Smartphones: Would you pay $9 more to ensure better working conditions? Photo: Glenn Hunt
Would you pay $9 more for your smartphone if it guaranteed better working conditions for the person who made it?
An investigation into the electronics industry has revealed 97per cent of companies fail to pay factory workers enough to cover their basic needs and only one in five knew where their raw materials came from.
The findings have renewed concerns about workers in developing countries being exploited in the production of mobile phones, tablets and televisions.
The Electronics Industry Trends report, released on Wednesday by Baptist World Aid, examined 39 companies’ efforts to stamp out oppressive conditions in their supply chains.
Researchers relied on publicly available information and feedback from the companies, of which about half took part, to rank them on policies, transparency and worker rights.
The highest grade, B+, was given to tech giants Nokia, Apple, Microsoft and LG. Dick Smith Electronics and Kogan were graded a D, Palsonic and Hisense an F.
The report said some larger companies received a higher mark because they had addressed exploitation issues, not necessarily because their supply chains were free of abuse.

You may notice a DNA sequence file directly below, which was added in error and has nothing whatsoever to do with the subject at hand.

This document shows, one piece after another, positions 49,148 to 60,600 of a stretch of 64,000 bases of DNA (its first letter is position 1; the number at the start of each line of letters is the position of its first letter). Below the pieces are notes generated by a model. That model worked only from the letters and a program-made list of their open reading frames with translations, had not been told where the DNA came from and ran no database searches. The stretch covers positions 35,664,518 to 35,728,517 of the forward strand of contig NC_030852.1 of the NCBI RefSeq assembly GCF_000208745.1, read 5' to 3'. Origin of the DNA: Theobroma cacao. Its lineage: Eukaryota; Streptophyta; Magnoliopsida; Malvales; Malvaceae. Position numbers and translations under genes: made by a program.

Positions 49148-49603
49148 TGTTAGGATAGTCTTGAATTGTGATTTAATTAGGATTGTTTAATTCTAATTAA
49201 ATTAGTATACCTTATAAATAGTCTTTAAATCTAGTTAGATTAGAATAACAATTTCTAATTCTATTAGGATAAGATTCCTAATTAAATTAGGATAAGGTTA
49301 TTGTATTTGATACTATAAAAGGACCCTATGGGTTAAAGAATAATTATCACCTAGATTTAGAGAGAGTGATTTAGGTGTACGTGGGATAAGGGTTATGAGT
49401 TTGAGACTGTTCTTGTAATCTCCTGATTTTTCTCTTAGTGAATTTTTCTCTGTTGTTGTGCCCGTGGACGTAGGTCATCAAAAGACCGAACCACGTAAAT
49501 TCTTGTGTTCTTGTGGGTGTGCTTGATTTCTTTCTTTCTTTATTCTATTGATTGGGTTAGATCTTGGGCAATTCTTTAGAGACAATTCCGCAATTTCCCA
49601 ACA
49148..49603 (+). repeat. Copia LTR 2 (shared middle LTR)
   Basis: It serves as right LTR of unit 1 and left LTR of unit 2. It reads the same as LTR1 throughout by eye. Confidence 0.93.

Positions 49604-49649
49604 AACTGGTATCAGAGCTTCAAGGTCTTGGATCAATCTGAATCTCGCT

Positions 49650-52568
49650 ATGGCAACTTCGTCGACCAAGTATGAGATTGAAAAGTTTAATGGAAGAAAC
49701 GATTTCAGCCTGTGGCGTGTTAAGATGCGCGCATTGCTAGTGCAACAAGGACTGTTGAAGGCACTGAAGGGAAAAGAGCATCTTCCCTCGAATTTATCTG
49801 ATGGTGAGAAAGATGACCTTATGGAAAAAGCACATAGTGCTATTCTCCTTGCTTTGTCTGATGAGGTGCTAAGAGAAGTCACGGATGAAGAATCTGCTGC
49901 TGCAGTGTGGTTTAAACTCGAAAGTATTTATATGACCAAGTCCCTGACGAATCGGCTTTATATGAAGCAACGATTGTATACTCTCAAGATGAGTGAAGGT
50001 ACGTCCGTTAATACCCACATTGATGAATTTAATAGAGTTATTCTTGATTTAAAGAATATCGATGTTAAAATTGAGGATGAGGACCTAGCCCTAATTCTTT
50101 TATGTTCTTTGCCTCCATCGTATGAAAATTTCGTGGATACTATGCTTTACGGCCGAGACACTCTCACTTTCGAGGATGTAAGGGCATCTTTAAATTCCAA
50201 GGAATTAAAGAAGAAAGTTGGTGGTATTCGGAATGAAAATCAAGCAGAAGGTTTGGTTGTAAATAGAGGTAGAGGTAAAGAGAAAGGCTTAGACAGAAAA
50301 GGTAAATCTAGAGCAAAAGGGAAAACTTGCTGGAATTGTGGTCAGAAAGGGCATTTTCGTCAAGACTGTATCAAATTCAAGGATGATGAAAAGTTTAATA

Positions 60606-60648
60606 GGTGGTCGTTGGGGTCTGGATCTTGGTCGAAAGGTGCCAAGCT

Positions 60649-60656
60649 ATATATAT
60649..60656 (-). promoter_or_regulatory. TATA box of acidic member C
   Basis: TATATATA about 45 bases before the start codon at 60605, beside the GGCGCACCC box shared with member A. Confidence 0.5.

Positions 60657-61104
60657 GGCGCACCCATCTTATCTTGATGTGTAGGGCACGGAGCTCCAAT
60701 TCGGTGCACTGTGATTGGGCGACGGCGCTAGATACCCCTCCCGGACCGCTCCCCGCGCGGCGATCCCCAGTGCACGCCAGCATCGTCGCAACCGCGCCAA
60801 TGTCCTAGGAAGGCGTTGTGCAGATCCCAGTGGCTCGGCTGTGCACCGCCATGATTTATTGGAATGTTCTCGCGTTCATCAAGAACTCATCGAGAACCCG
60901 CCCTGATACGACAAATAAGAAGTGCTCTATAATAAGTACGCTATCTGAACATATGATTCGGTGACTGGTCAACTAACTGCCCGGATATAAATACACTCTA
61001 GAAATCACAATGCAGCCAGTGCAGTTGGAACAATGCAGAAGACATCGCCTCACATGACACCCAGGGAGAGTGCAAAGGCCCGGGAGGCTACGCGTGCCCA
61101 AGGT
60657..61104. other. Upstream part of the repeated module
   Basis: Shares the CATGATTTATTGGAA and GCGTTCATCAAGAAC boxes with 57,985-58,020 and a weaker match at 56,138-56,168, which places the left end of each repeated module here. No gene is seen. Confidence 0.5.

Nokia was found to be the only company that proved it paid manufacturing workers above the minimum wage. However, none of the companies audited paid above minimum wages to supply-chain workers in smelting and mining operations.
Co-author Gershon Nimbalker said minimum wages in manufacturing countries such as China, India and South Korea often failed to cover basic living costs, which was "critical in empowering individuals and communities to overcome poverty".
Mr Nimbalker said most of the 21 million victims of forced labour worldwide worked for companies supplying goods to countries such as Australia.
He said modelling showed that increasing workers’ wages to meet their basic needs would add $2 to $9 to the retail cost of a smartphone.
The report also found that 18 per cent of tech companies had only partial knowledge of where their raw materials were sourced, which Mr Nimbalker said increased the likelihood of slavery and child labour.
Australian Retailers Association chief executive Russell Zimmerman said most local retailers tried to do the "right thing", but struggled to get complete information about supply chains.
The report card
B+ Nokia, Apple, LG, Microsoft
B Panasonic, Samsung
C+ Woolworths Australia, Philips
D+ Fujitsu, Amazon Kindle, Dick Smith Electronics, Nintendo
D- Canon, Kogan
F Hisense, Palsonic
Source: Electronics Industry Trends Report